The benefits of learning piano at a young age have been heavily researched for decades. Many of the studies are the result of the apparent natural need for music in the human mind. The U.S. National Institutes of Health state:
“One of the differences between the developed brains of Homo sapiens and those of the great apes is the increase in area allocated to processing auditory information. … The ear is always open and, unlike vision and the eyes or the gaze, sound cannot readily be averted. From the rhythmic beating within and with the mother’s body for the fetus and young infant, to the primitive drum-like beating of sticks on wood and hand clapping of our adolescent and adult proto-speaking ancestors, the growing infant is surrounded by and responds to rhythm.”
Academic studies have also shown that humans can, indeed, increase their IQ – an accomplishment that has previously been thought impossible.
“…this study demonstrates that 6-year-old children receiving instrumental musical training for 15 months (compared with children receiving non-musical training) not only learned to play their musical instrument but also showed changed anatomical features in brain areas known to be involved in the control of playing a musical instrument.”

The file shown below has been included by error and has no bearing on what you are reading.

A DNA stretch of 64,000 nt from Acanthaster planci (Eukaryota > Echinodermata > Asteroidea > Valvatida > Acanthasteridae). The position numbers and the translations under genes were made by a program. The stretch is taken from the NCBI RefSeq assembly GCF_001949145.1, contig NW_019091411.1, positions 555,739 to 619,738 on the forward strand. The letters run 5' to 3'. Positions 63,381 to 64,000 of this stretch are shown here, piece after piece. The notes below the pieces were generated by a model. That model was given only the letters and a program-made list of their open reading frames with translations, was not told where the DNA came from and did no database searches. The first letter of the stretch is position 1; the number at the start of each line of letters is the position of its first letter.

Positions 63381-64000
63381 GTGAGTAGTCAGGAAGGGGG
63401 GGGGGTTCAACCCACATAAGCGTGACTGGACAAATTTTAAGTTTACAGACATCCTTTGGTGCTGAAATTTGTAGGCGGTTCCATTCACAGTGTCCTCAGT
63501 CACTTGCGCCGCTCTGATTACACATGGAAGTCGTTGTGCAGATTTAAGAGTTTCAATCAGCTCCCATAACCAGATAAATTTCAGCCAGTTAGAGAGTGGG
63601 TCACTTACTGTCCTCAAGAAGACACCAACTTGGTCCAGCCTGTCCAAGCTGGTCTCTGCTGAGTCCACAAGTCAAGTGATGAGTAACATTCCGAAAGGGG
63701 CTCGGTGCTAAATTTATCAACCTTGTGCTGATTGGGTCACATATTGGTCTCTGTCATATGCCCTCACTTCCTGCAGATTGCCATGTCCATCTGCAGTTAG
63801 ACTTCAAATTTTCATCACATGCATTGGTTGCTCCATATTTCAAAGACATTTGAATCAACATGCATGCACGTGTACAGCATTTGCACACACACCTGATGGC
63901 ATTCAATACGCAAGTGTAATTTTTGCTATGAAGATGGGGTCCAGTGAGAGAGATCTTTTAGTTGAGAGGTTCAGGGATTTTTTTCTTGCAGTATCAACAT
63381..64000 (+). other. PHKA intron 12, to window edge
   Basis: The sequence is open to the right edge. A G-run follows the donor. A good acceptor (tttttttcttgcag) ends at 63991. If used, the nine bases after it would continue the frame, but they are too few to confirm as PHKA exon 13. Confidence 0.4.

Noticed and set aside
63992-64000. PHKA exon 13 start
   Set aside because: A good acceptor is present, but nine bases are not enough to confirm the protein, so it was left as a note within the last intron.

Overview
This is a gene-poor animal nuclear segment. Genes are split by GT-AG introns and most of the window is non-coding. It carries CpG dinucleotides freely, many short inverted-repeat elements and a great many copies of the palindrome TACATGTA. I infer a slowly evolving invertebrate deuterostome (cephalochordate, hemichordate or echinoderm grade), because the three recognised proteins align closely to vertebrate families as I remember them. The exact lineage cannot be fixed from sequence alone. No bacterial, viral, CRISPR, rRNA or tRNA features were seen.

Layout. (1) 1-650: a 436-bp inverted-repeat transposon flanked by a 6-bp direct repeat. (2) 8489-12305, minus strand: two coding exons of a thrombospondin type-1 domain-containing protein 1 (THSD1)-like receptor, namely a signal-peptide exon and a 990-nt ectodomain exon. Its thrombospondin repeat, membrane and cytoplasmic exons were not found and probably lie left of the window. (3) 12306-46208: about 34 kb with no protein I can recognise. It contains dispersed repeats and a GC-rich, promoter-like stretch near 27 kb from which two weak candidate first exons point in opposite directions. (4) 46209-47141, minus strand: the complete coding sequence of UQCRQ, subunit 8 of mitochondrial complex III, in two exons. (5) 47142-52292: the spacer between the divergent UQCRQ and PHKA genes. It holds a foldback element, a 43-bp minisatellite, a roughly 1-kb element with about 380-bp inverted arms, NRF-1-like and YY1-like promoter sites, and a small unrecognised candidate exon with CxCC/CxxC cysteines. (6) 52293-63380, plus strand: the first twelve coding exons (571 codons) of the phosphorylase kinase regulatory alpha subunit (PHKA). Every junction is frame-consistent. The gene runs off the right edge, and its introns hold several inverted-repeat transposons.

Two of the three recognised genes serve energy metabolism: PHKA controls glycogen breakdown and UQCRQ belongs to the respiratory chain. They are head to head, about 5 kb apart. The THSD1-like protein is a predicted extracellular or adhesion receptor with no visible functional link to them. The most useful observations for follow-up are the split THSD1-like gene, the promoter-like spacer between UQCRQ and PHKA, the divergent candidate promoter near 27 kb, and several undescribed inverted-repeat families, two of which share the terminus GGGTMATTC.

The key to increasing IQ is to learn to play an instrument. Not only do piano lessons promote brain development for children, but they also develop fine motor skills that are so often lacking in childhood development.
Benefits of Learning Piano at a Young Age
Children usually have more “plastic” minds than adults. This means that their brains are easily adapted to new skills and information. This is one of the reasons parents value second-language lessons in primary school.
Music is a language all on its own, with symbols and notations unique to its own purposes. When children are exposed to piano lessons at an early age, they form neural pathways that link the right hemisphere of the brain – the analytical thought – to the left hemisphere of the brain, which is where abstract thought and creativity originate. For this reason, parents will often continue lessons for their child even if the child doesn’t seem interested in the instrument. It’s a form of education in which the child participates, rather than a form of expression.